As an immigrant, I miss many things but I dearly miss the Indian festivals and the festivities that go along with it. I can’t remember the last time I was back home for a Deepavali or a Pongal. My mom plays a significant role here as well. She has been sending me video clips (well¬†before the age of smart phones¬†and iPads),¬†audio clips and goodies to keep me well connected with what’s going on and more importantly, ensuring that I didn’t miss the general¬†feeling. While there is never going to be a fair replacement to actually being there physically during those celebrations, I have to admit that my mom does her very best to keep me engaged.

Of all the important and significant years in my life, there is none other than the year 2000. This is when my son was born.¬†If only I had any idea¬†about¬†the happiness associated with being a parent, I would’ve had a child when I was 10!¬†And if¬†the almighty gave me a chance to go back and have a child of my choosing, I would choose my son over anyone else. Every single time. Now,¬†you may ask what my mom has to do with this part of the post. She surely does. Being a mom, she quickly realized what had become more important to me and by a distance. So, she tried to learn more about my son and more about what I liked to do for my son and the rest, you can probably infer. And I don’t have to state how hard it is to do all of this remotely despite what Apple’s consistent offerings bring to the table.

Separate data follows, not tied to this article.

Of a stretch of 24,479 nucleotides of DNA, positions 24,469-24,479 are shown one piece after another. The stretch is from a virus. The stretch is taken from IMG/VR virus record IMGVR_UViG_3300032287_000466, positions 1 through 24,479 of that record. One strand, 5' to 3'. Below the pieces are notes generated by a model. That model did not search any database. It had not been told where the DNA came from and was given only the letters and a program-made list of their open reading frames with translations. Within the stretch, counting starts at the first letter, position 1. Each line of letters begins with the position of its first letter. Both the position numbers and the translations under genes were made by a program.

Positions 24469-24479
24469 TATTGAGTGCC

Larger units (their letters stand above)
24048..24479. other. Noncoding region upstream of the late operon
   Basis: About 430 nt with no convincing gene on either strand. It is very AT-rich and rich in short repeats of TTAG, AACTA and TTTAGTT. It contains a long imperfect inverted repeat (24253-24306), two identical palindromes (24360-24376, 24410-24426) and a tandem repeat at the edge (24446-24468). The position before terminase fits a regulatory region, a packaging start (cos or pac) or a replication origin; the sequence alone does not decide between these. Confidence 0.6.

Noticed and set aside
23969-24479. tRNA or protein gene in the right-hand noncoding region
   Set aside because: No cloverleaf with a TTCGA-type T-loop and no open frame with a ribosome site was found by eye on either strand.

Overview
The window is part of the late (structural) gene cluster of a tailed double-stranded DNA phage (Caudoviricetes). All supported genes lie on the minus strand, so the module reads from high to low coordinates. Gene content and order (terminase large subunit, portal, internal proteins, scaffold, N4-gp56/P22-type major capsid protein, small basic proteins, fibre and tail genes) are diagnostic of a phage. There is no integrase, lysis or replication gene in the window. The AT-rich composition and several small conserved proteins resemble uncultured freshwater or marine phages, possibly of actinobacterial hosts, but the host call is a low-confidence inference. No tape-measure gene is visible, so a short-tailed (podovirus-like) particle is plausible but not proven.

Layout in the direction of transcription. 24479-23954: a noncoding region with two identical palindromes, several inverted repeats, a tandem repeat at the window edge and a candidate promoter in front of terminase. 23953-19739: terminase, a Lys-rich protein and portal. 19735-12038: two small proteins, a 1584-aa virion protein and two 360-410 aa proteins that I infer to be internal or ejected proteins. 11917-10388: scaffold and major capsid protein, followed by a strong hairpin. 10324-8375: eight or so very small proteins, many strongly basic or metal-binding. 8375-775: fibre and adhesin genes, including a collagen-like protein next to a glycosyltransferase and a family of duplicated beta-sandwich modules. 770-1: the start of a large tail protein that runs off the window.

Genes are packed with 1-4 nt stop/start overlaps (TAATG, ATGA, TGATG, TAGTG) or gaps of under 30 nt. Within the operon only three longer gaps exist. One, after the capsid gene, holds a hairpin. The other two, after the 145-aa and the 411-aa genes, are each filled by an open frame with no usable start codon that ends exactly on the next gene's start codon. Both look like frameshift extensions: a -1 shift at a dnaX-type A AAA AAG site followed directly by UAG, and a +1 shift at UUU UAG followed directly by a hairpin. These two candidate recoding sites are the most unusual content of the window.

It is easy to be nice to someone if you think they can come of some use to you at some point of time. We all run into such people all the time. But, luckily, the world has a number of people who are willing to go the extra mile to help you even when they know they don’t quite stand to gain anything from their actions. And I think that’s what makes the world a beautiful place. And that’s what makes life a blessing. If I have any more births, I know who I exactly want for my mom. If I can be half as good a parent as my mom, I would have done well.

As a finishing sentence, I will say that I’ve come to know another mom¬†who I’ve been blessed to know as well. In the interest of not sharing the laurels, I’ll save that discussion for another day.

Snowpal is 6 years old!